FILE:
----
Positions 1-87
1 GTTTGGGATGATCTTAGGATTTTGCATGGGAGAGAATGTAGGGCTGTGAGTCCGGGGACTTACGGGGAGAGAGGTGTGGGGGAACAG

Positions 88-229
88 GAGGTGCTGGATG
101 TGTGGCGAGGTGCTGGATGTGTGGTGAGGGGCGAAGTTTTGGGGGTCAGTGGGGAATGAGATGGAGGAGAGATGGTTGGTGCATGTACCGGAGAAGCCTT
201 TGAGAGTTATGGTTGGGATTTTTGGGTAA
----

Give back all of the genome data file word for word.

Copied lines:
Positions 1-87
1 GTTTGGGATGATCTTAGGATTTTGCATGGGAGAGAATGTAGGGCTGTGAGTCCGGGGACTTACGGGGAGAGAGGTGTGGGGGAACAG

Positions 88-229
88 GAGGTGCTGGATG
101 TGTGGCGAGGTGCTGGATGTGTGGTGAGGGGCGAAGTTTTGGGGGTCAGTGGGGAATGAGATGGAGGAGAGATGGTTGGTGCATGTACCGGAGAAGCCTT
201 TGAGAGTTATGGTTGGGATTTTTGGGTAA